Lakes Mendota, Monona and Wingra opened during the second week of April.
Lake Mendota officially froze Dec. 16 and opened April 12, for an ice season of 117 days, which is 12 days longer than the median duration.
Despite the persistent and sometimes brutal cold we experienced this winter in southern Wisconsin, the 117-day ice season pales in comparison to the record for Mendota, set in 1880-81, of 161 days. That’s nearly a month and a half longer than this year’s ice season.
Lake Monona froze Dec. 10 and opened April 10 for a season of 121 days, exceeding the median duration by 17 days.
Lake Wingra froze Nov. 27 and opened April 9 for a season of 133 days, also 17 days longer than the median.
Interestingly, the largest lake, Mendota, took only three more days to open than did the smallest lake, Wingra.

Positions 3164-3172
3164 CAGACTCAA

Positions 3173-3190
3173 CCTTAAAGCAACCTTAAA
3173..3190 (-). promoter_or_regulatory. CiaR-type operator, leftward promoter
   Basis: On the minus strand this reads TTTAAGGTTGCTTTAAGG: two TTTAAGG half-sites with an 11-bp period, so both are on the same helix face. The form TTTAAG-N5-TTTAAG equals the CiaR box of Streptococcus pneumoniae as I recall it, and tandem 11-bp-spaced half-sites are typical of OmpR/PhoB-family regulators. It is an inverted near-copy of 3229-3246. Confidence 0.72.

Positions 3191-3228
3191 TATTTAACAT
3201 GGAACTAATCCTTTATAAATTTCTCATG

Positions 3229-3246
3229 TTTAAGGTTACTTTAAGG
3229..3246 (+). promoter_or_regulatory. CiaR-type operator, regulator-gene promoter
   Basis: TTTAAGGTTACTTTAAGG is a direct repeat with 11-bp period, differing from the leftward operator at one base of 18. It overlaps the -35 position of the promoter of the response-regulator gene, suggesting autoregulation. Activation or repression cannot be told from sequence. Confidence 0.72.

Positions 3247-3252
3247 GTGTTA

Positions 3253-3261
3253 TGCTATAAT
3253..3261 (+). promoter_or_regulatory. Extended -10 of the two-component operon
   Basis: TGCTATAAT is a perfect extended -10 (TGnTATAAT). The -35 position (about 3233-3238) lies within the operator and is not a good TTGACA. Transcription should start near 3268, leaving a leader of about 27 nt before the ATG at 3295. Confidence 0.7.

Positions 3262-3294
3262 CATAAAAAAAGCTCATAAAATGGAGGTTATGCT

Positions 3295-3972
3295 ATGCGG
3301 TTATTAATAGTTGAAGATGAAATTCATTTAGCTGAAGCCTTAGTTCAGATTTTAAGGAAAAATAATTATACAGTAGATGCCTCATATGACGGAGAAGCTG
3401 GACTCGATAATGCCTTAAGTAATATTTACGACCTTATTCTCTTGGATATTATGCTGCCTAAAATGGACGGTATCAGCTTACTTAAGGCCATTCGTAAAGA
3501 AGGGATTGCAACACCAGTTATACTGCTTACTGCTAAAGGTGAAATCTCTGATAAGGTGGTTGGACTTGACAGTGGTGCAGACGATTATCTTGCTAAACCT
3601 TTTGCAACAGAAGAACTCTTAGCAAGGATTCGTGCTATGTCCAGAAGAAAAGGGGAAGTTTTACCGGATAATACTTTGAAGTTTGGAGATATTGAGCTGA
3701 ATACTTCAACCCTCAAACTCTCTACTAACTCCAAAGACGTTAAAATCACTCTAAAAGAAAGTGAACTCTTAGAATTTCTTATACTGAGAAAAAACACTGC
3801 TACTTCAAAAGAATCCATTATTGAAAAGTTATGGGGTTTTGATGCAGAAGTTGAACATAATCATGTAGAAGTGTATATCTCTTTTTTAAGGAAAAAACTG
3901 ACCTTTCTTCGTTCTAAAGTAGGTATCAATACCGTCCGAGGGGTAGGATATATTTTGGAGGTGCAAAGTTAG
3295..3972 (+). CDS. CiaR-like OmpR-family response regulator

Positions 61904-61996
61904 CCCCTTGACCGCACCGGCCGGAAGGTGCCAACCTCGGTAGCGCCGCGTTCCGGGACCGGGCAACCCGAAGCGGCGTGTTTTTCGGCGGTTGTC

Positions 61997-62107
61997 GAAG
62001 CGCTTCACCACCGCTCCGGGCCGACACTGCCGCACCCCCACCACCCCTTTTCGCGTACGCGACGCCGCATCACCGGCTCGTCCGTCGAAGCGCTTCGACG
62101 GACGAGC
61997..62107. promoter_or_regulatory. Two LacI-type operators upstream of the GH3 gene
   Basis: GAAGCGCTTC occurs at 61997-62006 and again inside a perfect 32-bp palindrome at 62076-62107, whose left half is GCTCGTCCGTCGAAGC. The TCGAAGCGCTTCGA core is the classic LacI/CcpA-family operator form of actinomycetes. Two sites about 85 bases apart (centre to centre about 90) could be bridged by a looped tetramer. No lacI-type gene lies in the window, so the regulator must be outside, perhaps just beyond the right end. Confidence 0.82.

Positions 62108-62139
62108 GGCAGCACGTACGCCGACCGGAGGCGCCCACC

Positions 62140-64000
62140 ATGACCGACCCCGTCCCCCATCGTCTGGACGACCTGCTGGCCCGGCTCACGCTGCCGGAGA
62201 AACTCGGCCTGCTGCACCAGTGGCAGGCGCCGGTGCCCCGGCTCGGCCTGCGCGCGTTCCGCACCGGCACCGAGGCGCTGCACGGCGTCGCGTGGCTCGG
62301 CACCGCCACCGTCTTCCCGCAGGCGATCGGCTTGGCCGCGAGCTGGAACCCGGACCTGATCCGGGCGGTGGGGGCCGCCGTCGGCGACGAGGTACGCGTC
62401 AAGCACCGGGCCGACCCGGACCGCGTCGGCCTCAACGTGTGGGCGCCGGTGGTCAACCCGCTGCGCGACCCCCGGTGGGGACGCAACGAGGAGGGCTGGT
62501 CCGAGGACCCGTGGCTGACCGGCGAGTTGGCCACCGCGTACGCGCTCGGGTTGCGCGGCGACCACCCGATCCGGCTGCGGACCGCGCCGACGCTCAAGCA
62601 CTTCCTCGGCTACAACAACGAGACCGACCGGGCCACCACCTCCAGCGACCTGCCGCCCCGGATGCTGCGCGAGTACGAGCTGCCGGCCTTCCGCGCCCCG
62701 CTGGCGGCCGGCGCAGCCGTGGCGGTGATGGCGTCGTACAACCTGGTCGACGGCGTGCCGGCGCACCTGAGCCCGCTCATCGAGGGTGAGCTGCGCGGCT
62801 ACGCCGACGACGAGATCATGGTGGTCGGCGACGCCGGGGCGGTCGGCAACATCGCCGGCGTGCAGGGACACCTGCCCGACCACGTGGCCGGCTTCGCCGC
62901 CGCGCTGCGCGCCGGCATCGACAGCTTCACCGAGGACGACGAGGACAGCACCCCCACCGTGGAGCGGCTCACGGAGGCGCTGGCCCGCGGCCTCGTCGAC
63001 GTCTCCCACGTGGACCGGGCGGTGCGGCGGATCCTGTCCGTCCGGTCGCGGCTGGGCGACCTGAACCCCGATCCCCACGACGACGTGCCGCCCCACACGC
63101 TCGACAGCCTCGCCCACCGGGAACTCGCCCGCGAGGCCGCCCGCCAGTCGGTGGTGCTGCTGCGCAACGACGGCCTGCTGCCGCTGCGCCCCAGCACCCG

Because there is so much more water in Lake Mendota compared to Lake Wingra, the big lake froze 19 days later than the small lake. This testifies to the substantially larger amount of heat energy that must be removed from the larger Lake Mendota before it can finally freeze.
This energy is deposited in the overlying atmosphere where it can be used to make the lakeshore temperatures warmer than those at locations far from the lake. Such heat lost from the lake in late autumn, since it was originally deposited in the lake by sunlight during summer and fall, represents a delay in the transfer of energy from the summer-autumn sun to the wintertime air.